Coal use set to increase in
the global energy mix
May 1, 2008 - Datamonitor
A combination of strong demand, record oil
and gas prices, concerns over energy security
and a reluctance to recommit to nuclear energy,
has seen a renaissance of coal in the European
energy mix. This is a trend closely mirrored
in the US and Asia. However, while coal might
help to fill growing energy security gaps, it
raises some profound environmental questions.
No less than 50 coal-fired plants have been
slated for construction over the next five years
in the EU alone, while India and China are currently
constructing a new coal-fired plant every week.
Coal is also continuing to gather momentum in
the US; 150 proposals for coal-fired plants
were put forward in 2007, most of which are
likely to gain permits.
The fact that coal is becoming more prominent
in the generation mix should, however, come
as little surprise. The International Energy
Agency has long projected a rise in coal usage
based on energy security grounds. Indeed, there
are 200 years worth of coal reserves in geographically
dispersed areas, with deposits evenly distributed
between the US (27%), Russia (17%), China (13%)
and India (10%). Latest estimates suggest that
coal will account for 27% of the global generation
mix by 2030, up from the 24% that it holds today.
Coal also accounts for 60% of global energy
Given the abundance of resources and coal's
geographical spread across politically accessible
states, a number of countries are starting to
see the fuel as the only viable option to alleviate
energy security concerns. In effect, coal allows
countries to place a reasonably stable and predictable
egg into supply side baskets. Within the EU,
Poland still relies on coal for around 90% of
its generation mix, followed by the Czech Republic
(65%), Greece (62%) and Germany, (around 50%).
That said, like its liquid relation (in the
form of oil), coal prices are beginning to increase.
Coal has seen a threefold price increase over
the past few years, driven by supply disruptions
in producer states such as South Africa. However,
rather than pushing investors away from carbon-based
fuels and towards other forms of energy production
such as renewables; as yet, the core result
has been to bring previously uneconomic sites
across Europe and the US back into consideration.
However, despite coal's advantages when it
comes to energy security, the fuel has numerous
disadvantages in relation to climate change.
Coal remains the dirtiest carbon-based fuel,
already accounting for 40% of global emissions.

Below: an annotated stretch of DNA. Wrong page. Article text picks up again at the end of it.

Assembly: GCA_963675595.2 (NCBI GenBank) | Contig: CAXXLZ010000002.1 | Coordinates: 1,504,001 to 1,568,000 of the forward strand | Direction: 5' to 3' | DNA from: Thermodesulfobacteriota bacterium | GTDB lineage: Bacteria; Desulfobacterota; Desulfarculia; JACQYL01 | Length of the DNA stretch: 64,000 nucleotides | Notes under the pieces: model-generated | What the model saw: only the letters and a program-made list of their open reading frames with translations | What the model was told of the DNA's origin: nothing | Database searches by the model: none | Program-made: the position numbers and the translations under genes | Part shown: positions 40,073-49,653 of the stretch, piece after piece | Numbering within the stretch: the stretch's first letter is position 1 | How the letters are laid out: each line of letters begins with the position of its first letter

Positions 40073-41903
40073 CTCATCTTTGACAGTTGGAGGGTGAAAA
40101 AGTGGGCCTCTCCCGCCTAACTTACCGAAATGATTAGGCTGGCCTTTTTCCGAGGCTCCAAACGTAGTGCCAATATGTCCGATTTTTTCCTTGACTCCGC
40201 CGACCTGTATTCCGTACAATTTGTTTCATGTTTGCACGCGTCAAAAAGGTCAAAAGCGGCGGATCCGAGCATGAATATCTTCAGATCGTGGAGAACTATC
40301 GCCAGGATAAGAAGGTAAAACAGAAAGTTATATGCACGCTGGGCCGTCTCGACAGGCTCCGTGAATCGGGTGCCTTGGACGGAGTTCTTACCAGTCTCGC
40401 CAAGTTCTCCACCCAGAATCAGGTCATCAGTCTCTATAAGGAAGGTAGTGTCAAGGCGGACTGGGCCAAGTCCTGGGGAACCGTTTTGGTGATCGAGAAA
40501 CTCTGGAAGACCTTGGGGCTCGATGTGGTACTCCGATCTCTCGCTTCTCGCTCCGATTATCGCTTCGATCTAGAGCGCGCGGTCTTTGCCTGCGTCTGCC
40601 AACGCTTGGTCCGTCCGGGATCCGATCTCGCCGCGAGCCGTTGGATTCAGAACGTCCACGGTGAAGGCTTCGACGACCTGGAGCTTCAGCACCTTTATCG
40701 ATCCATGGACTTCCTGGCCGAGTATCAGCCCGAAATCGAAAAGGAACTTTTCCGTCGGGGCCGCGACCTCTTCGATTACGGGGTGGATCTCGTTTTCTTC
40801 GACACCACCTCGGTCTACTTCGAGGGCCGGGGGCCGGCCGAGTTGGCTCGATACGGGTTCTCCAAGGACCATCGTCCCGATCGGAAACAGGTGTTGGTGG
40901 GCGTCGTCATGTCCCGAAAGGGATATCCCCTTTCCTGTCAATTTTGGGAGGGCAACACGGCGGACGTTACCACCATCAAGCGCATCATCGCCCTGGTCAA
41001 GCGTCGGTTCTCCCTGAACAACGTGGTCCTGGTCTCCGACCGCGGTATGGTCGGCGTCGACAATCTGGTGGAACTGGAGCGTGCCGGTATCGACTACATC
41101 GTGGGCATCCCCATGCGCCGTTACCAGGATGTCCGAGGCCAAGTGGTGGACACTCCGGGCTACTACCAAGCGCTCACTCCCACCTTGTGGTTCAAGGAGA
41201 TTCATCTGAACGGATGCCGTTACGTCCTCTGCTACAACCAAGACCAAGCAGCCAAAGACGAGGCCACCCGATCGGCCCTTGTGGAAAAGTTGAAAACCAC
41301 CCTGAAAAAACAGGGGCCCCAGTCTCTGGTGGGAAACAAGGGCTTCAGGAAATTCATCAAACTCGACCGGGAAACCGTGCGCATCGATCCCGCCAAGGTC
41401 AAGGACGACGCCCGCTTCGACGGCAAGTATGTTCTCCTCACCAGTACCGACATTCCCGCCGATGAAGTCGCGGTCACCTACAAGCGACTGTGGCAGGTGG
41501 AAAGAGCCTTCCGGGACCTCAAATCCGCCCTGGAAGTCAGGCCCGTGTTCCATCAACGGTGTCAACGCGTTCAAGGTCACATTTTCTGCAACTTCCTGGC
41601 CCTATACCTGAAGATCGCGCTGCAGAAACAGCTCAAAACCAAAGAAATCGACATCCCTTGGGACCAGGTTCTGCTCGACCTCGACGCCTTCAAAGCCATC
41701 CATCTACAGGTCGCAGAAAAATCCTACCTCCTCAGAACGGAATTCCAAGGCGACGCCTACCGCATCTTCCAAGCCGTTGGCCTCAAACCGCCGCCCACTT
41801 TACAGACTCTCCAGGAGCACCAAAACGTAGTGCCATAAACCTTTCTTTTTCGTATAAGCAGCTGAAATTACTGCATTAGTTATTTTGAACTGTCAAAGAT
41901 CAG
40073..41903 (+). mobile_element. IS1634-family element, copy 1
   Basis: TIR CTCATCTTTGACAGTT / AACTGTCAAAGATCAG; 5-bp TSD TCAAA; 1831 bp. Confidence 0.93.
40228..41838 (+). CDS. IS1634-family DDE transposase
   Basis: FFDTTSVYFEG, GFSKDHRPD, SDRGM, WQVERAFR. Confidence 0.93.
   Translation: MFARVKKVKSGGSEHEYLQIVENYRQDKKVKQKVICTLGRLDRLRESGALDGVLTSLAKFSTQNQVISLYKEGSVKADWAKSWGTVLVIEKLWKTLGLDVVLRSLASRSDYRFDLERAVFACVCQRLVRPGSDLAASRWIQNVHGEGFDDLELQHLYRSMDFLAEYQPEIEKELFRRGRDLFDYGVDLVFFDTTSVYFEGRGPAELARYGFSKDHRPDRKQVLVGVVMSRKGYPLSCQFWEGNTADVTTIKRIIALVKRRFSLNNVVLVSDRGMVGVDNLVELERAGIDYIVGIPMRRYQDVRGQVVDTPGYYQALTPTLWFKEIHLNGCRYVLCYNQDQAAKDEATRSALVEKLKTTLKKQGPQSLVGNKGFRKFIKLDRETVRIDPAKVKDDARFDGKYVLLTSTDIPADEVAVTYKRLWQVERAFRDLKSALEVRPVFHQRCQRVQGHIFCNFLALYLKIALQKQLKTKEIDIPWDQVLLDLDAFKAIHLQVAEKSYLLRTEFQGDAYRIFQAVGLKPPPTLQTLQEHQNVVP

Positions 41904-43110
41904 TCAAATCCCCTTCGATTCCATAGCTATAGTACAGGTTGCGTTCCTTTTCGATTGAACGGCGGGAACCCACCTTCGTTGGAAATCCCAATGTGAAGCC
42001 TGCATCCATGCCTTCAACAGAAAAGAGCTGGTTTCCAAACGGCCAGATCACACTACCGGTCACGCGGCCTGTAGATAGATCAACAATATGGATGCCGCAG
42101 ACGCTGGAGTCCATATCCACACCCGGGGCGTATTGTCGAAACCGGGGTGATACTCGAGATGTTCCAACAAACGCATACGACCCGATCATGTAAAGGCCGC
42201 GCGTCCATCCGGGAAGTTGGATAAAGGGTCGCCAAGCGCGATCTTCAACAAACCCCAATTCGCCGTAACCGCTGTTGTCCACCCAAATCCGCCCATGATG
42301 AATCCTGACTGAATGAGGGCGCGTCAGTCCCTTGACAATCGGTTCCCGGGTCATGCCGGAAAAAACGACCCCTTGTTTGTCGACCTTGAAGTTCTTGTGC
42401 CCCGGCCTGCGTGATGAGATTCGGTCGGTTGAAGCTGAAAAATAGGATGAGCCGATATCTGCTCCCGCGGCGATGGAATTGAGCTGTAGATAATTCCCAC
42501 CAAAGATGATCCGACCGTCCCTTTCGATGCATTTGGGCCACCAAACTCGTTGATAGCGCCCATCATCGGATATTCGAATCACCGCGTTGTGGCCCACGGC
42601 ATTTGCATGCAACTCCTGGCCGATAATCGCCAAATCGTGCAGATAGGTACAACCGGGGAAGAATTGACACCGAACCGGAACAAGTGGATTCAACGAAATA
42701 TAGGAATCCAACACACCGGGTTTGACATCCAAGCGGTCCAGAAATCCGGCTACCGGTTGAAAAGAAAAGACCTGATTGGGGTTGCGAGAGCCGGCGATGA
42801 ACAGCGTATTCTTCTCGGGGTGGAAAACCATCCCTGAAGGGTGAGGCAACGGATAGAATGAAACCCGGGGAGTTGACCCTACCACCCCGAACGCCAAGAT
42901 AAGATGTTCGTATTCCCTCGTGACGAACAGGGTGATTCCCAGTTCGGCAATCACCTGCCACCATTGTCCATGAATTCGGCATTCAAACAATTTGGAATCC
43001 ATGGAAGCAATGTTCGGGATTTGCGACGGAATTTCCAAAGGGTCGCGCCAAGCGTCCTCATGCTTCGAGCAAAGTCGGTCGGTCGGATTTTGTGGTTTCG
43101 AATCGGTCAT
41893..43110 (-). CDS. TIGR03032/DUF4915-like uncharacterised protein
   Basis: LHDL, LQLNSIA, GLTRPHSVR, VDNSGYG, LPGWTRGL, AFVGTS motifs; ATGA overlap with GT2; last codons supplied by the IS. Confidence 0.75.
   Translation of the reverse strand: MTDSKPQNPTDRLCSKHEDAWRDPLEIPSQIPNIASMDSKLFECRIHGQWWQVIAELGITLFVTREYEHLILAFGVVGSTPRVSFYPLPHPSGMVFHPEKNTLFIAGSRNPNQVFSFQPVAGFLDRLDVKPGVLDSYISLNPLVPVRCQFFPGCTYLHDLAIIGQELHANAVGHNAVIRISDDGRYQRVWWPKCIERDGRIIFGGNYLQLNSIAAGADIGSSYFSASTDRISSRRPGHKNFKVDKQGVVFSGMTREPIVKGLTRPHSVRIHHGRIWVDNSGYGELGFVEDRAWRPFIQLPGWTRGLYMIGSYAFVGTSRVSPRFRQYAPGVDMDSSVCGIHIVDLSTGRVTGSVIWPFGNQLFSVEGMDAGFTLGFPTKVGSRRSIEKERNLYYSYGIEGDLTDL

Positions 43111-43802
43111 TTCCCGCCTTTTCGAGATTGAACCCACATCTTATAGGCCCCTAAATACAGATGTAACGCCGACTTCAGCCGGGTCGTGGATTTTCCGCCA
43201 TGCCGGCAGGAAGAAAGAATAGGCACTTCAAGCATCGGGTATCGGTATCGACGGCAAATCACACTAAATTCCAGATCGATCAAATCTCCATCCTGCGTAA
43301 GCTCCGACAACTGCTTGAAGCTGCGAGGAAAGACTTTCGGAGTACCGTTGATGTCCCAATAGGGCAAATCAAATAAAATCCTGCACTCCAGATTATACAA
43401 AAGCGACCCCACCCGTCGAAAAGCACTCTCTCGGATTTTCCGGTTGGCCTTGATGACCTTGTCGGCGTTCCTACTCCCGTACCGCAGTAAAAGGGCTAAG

With coal forming a core part of the next European,
US and Asian investment cycle, this places a
major premium on developing carbon mitigation
strategies, such as clean coal technology and
carbon capture and storage (CCS). So far, the
signs do not bode well; CCS is not yet technically
or commercially viable.
Although there are a number of small demonstration
CCS projects in Europe and the US at early stages,
most have either failed to make progress or
face crippling cost overruns. In January 2008,
Washington cancelled the US's largest CCS demonstration
project in Illinois on a cost basis. A number
of European projects are hitting similar problems.
Nevertheless, the greatest environmental concern
is that new coal-fired plants are being built
every week in India and China, most of which
are not constructed in a way that is amenable
to CCS. The same problem is also cropping up
closer to home. Adaptable plants cost around
10-20% more to build than conventional plants,
with only a handful of such plants in existence
today in Europe. For most coal-fired plants,
the costs of converting would be extremely high,
perhaps too high even once an implied price
for carbon is factored in.
An additional problem is where the carbon would
actually be stored. Geologists have warned that
the number of sites that could be considered
safe for storage are limited, and have even
gone as far as to warn that carbon storage could,
potentially, be just as dangerous as trying
to store nuclear waste.
This is not to say that greater investment
in clean technologies will not be forthcoming
as coal usage increases. However, at this stage,
there remains a blunt trade-off between security
of supply and greenhouse gas emissions. Indeed,
what plays well for one, does not always play
well for the other. Given the perilous warnings
voiced by the Intergovernmental Panel on Climate
Change (IPCC) regarding the need to tackle climate
change by 2020, the need for new technology
to be both developed and dispersed is crucial
if the black stuff is to be turned green.